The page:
Coachella acts Billie Eilish, Tame Impala and Weezer revive rock music's golden era in their performances

Crowds could not contain their excitement when Billie Eilish, Tame Impala and Weezer recreated the rock of the golden era between the 60s and the 90s at the first weekend of Coachella


                            Coachella acts Billie Eilish, Tame Impala and Weezer revive rock music's golden era in their performances

Rock is not a thing of the past, or so it definitely looked like as the first weekend of Coachella Festival came to a close on Sunday night. The festival venue at the Empire Polo Club in Indio, California, was ablaze through the first weekend of the festival — from April 12 to 14 — not just as artistes Ariana Grande, Childish Gambino and Tame Impala headlined the event, but also after a fire temporarily caused havoc. Crowds went berserk as the headliners performed on stage, but the excitement went to another level when Billie Eilish, Tame Impala and Weezer recreated the rock of the golden era from the 60s to 90s period at the festival on Saturday.



 

 

Billie Eilish debuted during one of the prime slots at the Festival this year. In a performance that seemed like a reincarnation of an old-school punk-rock performance, the 17-year-old chart-topping artiste drove crowds crazy with her erratic vocals and vigor. She performed her hit single 'Bury a Friend', perched on a bed suspended in mid-air, as crowds occupied every inch of the Outdoor Theatre, also known as the second stage. A 30-minute technical delay for Eilish's act to hit the stage did not seem to bother the artiste in the least as she took off with her performance with 'Bad Guy' and 'My Strange Addiction', from her debut album 'When We All Fall Asleep, Where Do We Go?'. In classic rock tradition, Eilish sprang around the stage in her white high-tops and oversized streetwear, and the pulsating crowd just could not contain their excitement.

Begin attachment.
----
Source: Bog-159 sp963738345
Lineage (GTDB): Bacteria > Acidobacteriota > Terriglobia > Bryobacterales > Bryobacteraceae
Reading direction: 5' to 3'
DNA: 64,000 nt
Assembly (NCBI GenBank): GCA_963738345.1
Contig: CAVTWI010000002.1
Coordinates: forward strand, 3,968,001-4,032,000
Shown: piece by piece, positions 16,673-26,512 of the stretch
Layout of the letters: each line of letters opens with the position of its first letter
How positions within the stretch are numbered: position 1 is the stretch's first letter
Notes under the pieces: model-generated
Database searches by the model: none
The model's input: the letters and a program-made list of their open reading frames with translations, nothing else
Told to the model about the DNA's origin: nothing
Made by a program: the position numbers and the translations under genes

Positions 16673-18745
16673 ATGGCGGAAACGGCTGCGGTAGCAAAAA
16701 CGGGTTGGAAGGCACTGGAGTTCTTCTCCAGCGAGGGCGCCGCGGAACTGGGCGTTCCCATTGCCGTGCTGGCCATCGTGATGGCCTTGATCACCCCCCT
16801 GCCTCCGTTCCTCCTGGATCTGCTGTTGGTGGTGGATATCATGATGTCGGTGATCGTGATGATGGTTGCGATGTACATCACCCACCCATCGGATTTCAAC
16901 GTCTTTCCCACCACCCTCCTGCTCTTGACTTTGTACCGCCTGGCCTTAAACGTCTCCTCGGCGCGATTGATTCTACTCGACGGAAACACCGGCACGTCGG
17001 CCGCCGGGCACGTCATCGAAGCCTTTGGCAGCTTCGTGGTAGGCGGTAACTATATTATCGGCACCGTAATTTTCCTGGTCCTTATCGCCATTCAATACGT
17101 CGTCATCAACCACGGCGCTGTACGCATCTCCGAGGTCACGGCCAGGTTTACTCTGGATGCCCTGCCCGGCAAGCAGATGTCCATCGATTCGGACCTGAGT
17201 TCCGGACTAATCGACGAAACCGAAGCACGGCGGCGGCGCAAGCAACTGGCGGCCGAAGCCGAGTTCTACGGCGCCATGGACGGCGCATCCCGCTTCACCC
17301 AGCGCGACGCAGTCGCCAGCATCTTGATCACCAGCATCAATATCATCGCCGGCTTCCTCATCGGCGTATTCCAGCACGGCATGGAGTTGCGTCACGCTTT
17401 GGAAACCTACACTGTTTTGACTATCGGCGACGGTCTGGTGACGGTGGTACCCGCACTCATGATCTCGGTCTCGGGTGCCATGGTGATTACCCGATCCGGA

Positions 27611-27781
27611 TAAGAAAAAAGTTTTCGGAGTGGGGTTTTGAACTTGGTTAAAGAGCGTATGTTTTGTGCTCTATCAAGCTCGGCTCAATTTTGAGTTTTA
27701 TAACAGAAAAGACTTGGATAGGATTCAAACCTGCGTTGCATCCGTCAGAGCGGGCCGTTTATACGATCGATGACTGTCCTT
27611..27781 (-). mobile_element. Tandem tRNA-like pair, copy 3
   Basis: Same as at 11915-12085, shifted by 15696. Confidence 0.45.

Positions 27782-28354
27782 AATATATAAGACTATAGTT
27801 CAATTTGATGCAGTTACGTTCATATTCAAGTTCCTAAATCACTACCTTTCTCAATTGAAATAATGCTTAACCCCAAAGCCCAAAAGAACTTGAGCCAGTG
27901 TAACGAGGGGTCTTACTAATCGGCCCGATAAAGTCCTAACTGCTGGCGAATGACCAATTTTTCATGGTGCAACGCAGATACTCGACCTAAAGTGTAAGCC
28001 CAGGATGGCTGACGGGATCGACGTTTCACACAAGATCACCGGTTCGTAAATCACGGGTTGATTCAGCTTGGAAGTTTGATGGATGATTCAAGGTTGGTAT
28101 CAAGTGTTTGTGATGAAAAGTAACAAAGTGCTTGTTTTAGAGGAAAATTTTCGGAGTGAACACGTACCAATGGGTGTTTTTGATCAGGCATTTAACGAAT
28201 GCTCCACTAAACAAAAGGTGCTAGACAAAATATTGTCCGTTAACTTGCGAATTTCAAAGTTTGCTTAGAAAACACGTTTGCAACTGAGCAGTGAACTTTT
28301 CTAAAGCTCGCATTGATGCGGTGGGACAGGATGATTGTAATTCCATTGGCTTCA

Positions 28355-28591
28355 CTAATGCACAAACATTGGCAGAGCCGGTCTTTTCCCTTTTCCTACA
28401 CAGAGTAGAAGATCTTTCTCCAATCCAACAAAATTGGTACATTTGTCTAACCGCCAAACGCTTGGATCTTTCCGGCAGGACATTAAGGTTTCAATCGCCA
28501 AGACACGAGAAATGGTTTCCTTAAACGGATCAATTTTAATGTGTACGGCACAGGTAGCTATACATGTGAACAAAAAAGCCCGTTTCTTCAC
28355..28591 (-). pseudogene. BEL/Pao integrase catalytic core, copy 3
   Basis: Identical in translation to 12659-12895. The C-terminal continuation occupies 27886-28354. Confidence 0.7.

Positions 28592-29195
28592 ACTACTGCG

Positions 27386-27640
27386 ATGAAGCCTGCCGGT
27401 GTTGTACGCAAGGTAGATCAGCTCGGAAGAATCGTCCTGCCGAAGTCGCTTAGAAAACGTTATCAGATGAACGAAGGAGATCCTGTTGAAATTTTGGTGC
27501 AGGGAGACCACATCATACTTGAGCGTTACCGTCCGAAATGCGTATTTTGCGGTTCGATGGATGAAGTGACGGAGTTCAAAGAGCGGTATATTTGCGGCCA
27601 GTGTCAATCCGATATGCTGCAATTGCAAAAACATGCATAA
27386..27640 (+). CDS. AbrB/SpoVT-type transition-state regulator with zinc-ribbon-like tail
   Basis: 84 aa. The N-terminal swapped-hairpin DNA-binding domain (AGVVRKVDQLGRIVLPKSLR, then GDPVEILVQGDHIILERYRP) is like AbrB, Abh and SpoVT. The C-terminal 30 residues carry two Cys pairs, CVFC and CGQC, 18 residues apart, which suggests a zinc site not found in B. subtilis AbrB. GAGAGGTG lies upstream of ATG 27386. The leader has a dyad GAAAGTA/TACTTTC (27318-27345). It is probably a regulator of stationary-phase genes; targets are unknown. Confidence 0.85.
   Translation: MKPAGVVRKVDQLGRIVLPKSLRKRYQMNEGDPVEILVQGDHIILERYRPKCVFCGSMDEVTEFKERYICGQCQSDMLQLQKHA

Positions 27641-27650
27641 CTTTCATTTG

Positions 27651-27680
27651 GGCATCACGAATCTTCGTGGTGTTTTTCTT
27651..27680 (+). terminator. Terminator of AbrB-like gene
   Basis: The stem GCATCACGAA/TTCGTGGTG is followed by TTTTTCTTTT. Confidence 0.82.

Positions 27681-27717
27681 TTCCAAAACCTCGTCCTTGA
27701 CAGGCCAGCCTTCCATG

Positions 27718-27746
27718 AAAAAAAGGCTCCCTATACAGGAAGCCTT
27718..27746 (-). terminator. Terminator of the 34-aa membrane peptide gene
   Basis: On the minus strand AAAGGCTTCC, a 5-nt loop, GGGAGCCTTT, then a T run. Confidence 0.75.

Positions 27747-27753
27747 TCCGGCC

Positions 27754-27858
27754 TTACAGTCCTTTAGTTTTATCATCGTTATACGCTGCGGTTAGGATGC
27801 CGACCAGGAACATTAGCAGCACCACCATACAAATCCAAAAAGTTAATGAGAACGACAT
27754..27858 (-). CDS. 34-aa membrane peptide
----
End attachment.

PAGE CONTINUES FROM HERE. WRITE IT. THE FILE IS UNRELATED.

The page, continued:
Tame Impala, Saturday's headliner, hit the desert with psychedelic rock music, bringing a perfect end to the day. The performance was flawlessly executed but left the crowd hungry for more. The Australian outfit that sub-headlined for ACDC in 2015 brought only two new singles — 'Patience' and 'Borderline' — to the table on Saturday. Opening with 'Let It Happen', the rest of the performance was mostly repetitions from the band's previous shows from the last four years. The crowd was held engaged by Parker's enthralling vocals and the trippy visual effects in bright pinks, blues and reds.



 

 

Alternative rock band Weezer, which played before Tame Impala on the main stage, was quite a moving performance this year at Coachella. Rivers Cuomo and his mates went on a throwback streak, dressed up in suits and wigs as a barbershop quartet, opening with 'Beverly Hills'. They followed with Bill Haley’s 'Rock Around the Clock' and then went on to officially begin, wig-free, with their 1994 single 'Buddy Holly'.

This seemed to be the moment when the crowd really recognized the band. But their real moment of nostalgia-inducing glory at the festival this year was when they plunged into their last song for the night — their famous cover of Toto's 'Africa'. "You never know. This could be the last time Weezer gets to play Coachella," Cuomo said towards the end of their set, "so we really appreciate you kickin' it tonight."



 

 

Coachella weekend two will be held at the Empire Polo Club in Indio, California from April 19 to 21.